Work schedules are very different in Europe and the United States, especially when it comes to vacation time. It’s very common for businesses to close for weeks in the summer or even the entire month of August. What does this have to do with Spanish ceramics? Well, let’s just say that due to vacation schedules, my order from Ceramica Valenciana (a famous maker of Spanish ceramics and one of the reasons I was inspired to start Emilia Ceramics in the first place) now looks like it will arrive in fall, not summer. (Who am I kidding… let’s just hope it’s here by Christmas!)
But even though I don’t have any pieces by Ceramica Valenciana in stock yet doesn’t mean I can’t give you a sneak peak at what to expect in a few months. The full name of Ceramica Valenciana is La Cerámica Valenciana de José Gimeno and it’s been in business since 1925. This family-run business makes a full range of Spanish ceramics. Most famous for tiles (known as Azulejos in Spain) and reproductions of traditional pieces from the 18th century, they also do many modern pieces, from lamps and canisters to dishes and bowls. What I love about their work is how it combines tradition, innovation, and a fun Spanish spirit.
The quality work at Ceramica Valenciana hasn’t gone unnoticed. They won the Manises “Qualitat i Disseny” award in 1994, 1997, and 2000; the Alfa Gold Award in 1980, 2000, and 2002; and the NOVA for craft (the highest award from the Generalitat Valenciana) in 2006. They also worked with architect D. Santiago Calatrava to construct two huge murals for the Palace of Arts Reina Sofia in Valencia. This dramatic performing arts space is truly stunning; check out their virtual tour and see if you can find the two murals inside.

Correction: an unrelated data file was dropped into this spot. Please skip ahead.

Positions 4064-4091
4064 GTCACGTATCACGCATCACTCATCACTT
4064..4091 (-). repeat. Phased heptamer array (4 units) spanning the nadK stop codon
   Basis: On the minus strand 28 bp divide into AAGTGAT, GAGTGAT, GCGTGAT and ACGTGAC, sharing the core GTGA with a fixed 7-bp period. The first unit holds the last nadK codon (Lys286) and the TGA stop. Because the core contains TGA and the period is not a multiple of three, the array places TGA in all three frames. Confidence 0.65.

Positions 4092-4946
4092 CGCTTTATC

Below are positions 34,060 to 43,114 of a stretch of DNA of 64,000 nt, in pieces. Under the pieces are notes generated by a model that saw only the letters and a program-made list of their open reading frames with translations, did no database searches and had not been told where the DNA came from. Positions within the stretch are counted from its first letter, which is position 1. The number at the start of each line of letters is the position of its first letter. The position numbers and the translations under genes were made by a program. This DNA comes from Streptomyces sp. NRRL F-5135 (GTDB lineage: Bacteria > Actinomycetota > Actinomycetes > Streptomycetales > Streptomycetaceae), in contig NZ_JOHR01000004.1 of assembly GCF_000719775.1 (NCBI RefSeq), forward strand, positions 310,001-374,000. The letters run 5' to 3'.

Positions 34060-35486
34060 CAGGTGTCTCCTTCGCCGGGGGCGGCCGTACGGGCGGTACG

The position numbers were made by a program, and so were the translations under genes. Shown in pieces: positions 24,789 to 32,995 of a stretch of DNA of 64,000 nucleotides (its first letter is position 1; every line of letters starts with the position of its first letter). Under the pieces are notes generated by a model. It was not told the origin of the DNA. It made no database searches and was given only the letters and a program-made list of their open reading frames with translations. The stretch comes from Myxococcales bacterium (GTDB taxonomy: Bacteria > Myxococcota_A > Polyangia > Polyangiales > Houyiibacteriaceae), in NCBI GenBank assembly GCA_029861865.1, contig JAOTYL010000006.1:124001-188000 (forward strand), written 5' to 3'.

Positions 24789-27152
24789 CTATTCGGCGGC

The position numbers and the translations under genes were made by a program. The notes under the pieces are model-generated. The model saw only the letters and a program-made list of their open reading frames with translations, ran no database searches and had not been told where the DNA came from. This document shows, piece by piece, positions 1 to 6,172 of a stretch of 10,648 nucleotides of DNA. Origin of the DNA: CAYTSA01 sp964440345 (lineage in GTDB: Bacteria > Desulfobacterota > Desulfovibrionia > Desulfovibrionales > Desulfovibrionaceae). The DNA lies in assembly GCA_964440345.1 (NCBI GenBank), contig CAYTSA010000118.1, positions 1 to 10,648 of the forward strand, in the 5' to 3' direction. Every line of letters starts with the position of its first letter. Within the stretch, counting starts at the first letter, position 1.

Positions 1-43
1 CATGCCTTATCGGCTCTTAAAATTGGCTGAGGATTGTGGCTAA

But even with all these modern accolades, the artists at Ceramica Valenciana still stick to their traditional majolica methods. Pieces are all handmade and hand-painted, which gives every plate, bowl, jar, and vase a truly unique character. Archive footage from 1940 shows José Gimeno himself working on large pieces – check out this video (in Spanish) to see more for yourself. The film quality feels to me like a film noir, but covering Spanish ceramic production. (Fun fact: the factory in the film is the same building that Ceramica Valenciana still occupies today. I’ve been to visit 3 times and it is an old but absolutely stunning building housing endless amounts of ceramic masterpieces.)
Even though technology has changed in so many ways, the methods to make these beautiful ceramics have remained the same for hundreds of years. Now that Ceramica Valenciana is almost back from vacation, I look forward to finalizing my order and being able to share their gorgeous Spanish ceramics with you in the near future. Here are a few of my favorite pieces to whet your appetite…
Images and video courtesy of La Cerámica Valenciana de José Gimeno.